Depending on the functionality available, an LCMS can be used as a steppingstone to an LMS for organisations that want to ‘test the water’. The Larmer Brown Platform, for example, offers both an LCMS and what we would term a ‘Lite’ LMS, whereby content created can be deployed to Learners via a branded online portal, with full tracking and reporting. It depends how far you wish to take your LMS and what functionality you need as to whether this type of tool would be suitable for your organisation.

Summary

In summary, the difference between an LMS and an LCMS is pretty straightforward. An LMS is for the Learners and delivers and manages an organisation’s learning content, as well as third party content if required. An LCMS is for your content authors, helping them create and manage your learning content.

These are the features we would typically expect to see in an enterprise level LMS and LCMS platform.

Features/Functions of an LMSFeatures/Functions of an LCMS
Compile eLearning, online or classroom training courses Create and edit training content
Build groups of learners by predetermined learning requirementsTrack and report development lifecycle of training content
Deploy mandatory learning to individuals or groupsCentralised Media Library
Allow import of SCORM, AICC, xAPI contentMulti-Author Environment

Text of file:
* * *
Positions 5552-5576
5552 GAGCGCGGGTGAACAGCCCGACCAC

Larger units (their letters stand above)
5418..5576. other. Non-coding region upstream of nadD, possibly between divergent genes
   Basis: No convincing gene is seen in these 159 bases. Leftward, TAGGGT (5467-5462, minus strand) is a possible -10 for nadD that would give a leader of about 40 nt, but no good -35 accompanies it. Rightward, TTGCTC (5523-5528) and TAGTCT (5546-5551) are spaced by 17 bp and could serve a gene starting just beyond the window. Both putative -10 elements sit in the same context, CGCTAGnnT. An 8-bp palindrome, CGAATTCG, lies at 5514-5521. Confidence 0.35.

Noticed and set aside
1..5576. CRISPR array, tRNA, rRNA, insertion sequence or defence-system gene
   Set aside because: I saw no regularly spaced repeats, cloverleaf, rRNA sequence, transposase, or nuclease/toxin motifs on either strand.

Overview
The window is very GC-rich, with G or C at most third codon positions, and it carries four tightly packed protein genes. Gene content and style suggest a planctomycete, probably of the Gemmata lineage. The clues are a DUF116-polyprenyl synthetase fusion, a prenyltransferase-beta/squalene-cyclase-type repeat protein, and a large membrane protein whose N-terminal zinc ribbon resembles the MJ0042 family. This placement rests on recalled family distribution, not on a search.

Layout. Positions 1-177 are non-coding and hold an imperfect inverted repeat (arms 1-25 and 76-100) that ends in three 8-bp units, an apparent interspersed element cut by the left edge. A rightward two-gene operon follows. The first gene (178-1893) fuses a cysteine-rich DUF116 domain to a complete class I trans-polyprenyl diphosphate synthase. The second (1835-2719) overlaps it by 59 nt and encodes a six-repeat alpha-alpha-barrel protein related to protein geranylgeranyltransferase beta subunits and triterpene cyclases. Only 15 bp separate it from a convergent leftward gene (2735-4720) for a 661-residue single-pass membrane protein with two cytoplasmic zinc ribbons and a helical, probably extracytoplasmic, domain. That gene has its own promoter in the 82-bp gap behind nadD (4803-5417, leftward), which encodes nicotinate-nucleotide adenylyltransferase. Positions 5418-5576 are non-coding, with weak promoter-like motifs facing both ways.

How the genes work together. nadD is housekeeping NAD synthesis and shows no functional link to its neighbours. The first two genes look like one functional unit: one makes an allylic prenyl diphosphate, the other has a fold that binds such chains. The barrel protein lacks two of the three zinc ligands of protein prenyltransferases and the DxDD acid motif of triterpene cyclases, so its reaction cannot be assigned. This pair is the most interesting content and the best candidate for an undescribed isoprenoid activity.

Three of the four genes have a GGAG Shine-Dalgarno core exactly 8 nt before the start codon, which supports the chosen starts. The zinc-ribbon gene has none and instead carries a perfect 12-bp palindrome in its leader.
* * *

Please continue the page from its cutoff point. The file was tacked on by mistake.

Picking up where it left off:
Allow import of multi-media content, eg. videos, documentation, etc.Version Control
Allow learners to consume content via desktop or mobile deviceInline Review Functionality
Allow learners to browse catalogue of content (non-mandatory)Audit trail of reviewer comments and author updates
Track and report at an individual or group levelPublish content for consumption by learners (could be SCORM, xAPI, AICC, etc.)
Assessment and certification of learners
Competency matrix versus job roles
Visual Dashboard of learning journey (individual, line manager or L&D admin level)
Leader Boards to incentivise learners
Export of training transcripts by individual or group level
Interface with third party business data reporting application(s)
Learning Tools Interoperability (LTI)

So, to answer the question; do you need both and LMS and an LCMS. It really depends on the type of content your organisation wants to produce, how you create it and what you want to track and report. The features outlined above will help you decide what your organisation needs. If there are features that you need that aren’t covered by the LCMS or the LMS alone, then yes, you need both. When you start to compare platforms, you will see that there is often a sliding scale rather than being one or the other, as some LCMS solutions will have LMS traits and some LMS solutions will have LCMS traits. What is important is that you make the choice that is most suited to your requirements – for content development, your Learners and your organisation.